The Non-local Universe: The New Physics and Matters of the Mind

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Oxford University Press, 2001 - Science - 240 pages
2 Reviews
Classical physics states that physical reality is local--a point in space cannot influence another point beyond a relatively short distance. However, In 1997, experiments were conducted in which light particles (photons) originated under certain conditions and traveled in opposite directions to detectors located about seven miles apart. The amazing results indicated that the photons "interacted" or "communicated" with one another instantly or "in no time." Since a distance of seven miles is quite vast in quantum physics, this led physicists to an extraordinary conclusion--even if experiments could somehow be conducted in which the distance between the detectors was half-way across the known universe, the results would indicate that interaction or communication between the photons would be instantaneous. What was revealed in these little-known experiments in 1997 is that physical reality is non-local--a discovery that Robert Nadeau and Menas Kafatos view as "the most momentous in the history of science." In The Non-Local Universe, Nadeau and Kafatos offer a revolutionary look at the breathtaking implications of non-locality. They argue that since every particle in the universe has been "entangled" with other particles like the two photons in the 1997 experiments, physical reality on the most basic level is an undivided wholeness. In addition to demonstrating that physical processes are vastly interdependent and interactive, they also show that more complex systems in both physics and biology display emergent properties and/or behaviors that cannot be explained in the terms of the sum of parts. One of the most startling implications of non-locality in human terms, claim the authors, is that there is no longer any basis for believing in the stark division between mind and world that has preoccupied much of western thought since the seventeenth century. And they also make a convincing case that human consciousness can now be viewed as emergent from and seamlessly connected with the entire cosmos. In pursuing this groundbreaking argument, the authors not only provide a fascinating history of developments that led to the discovery of non-locality and the sometimes heated debate between the great scientists responsible for these discoveries. They also argue that advances in scientific knowledge have further eroded the boundaries between physics and biology, and that recent studies on the evolution of the human brain suggest that the logical foundations of mathematics and ordinary language are much more similar than we previously imagined. What this new knowledge reveals, the authors conclude, is that the connection between mind and nature is far more intimate than we previously dared to imagine. What they offer is a revolutionary look at the implications of non-locality, implications that reach deep into that most intimate aspect of humanity--consciousness.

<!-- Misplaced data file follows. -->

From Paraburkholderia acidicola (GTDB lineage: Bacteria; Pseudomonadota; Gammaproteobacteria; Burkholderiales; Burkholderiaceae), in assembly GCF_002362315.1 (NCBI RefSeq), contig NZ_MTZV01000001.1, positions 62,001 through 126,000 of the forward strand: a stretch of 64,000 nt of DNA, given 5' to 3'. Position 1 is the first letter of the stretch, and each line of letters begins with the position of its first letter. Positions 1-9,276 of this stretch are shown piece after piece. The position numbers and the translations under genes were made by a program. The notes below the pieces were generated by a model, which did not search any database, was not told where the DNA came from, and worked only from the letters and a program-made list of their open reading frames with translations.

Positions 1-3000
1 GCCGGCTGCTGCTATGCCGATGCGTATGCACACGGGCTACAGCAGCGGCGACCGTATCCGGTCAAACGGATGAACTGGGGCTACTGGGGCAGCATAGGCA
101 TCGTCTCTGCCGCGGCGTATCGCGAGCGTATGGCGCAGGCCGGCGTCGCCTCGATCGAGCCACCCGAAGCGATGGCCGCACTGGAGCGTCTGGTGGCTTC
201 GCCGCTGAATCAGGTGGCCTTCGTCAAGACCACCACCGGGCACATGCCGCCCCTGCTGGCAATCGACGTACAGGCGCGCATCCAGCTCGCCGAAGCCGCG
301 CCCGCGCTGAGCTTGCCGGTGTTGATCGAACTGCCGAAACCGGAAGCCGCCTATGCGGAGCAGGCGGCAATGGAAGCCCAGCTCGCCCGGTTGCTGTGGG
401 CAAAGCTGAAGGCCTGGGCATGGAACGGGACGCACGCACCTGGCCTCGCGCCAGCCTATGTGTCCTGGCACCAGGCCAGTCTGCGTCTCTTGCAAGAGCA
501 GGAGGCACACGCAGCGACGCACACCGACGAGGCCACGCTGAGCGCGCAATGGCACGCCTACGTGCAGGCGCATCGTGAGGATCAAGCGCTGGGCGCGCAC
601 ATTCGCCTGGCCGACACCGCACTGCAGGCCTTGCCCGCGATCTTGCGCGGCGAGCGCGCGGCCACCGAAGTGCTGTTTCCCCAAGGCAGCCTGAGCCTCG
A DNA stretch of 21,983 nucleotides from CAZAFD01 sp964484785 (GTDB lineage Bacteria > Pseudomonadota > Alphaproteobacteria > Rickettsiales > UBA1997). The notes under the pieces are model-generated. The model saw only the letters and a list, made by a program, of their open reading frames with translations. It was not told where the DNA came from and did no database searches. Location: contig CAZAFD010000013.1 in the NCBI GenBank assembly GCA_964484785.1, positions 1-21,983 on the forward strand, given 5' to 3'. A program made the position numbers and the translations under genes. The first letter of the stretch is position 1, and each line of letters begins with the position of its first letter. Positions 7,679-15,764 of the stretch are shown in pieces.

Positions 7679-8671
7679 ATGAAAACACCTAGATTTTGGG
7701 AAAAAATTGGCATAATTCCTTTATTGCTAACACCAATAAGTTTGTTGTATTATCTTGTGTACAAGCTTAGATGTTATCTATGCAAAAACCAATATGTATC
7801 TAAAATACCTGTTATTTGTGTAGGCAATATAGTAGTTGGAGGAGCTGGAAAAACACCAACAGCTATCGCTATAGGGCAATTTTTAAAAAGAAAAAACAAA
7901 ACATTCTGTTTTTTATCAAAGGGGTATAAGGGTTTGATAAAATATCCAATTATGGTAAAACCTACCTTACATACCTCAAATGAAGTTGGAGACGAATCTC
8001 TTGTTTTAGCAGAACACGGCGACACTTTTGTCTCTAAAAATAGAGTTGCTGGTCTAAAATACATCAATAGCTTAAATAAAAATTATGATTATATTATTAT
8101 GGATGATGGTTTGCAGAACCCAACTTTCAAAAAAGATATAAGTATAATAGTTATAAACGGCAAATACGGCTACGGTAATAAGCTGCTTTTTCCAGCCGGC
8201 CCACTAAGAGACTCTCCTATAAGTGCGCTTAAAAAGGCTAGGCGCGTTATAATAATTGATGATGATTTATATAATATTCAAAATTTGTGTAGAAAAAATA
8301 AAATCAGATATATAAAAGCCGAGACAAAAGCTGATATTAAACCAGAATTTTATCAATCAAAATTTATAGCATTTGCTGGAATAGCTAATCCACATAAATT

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Review: The Non-Local Universe: The New Physics and Matters of the Mind

User Review  - Jason - Goodreads

A very well crafted and self-consistent argument for taking the Copenhagen interpretation and complementarity principle to their logical limits, in order to understand the implications of non-local ... Read full review

Review: The Non-Local Universe: The New Physics and Matters of the Mind

User Review  - Charles Bell - Goodreads

Not very well done. Read full review

Contents

Quantum Nonlocality An Amazing New Fact of Nature
1
Leaving the Realm of the Visualizable Waves Quanta and the Rise of Quantum Theory
17
Quantum Connections WaveParticle Dualism
41
Over Any Distance in No Time Bells Theorem and the Aspect and Gisin Experiments
65
Ways of Knowing A New Epistemalogy of Science
83
The Logic of Nature Complementarity and the New Biology
105
The Evolution of Mind The SymbolMaking Animal
125
Mind Matters MegaNarratives and the TwoCulture War
147
Mind Matters Metaphysics in Quantum Physics
177
Mind Matters Poets of a New Reality
195
NOTES
219
INDEX
229
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About the author (2001)


Robert Nadeau, a historian of science, has written seven books on the implications of advances in science and technology. Menas Kafatos, a physicist, has published numerous books and articles on computational science, astrophysics, earth systems science, general relativity and the foundations of quantum theory. They are both professors at George Mason University, in Fairfax, Virginia.

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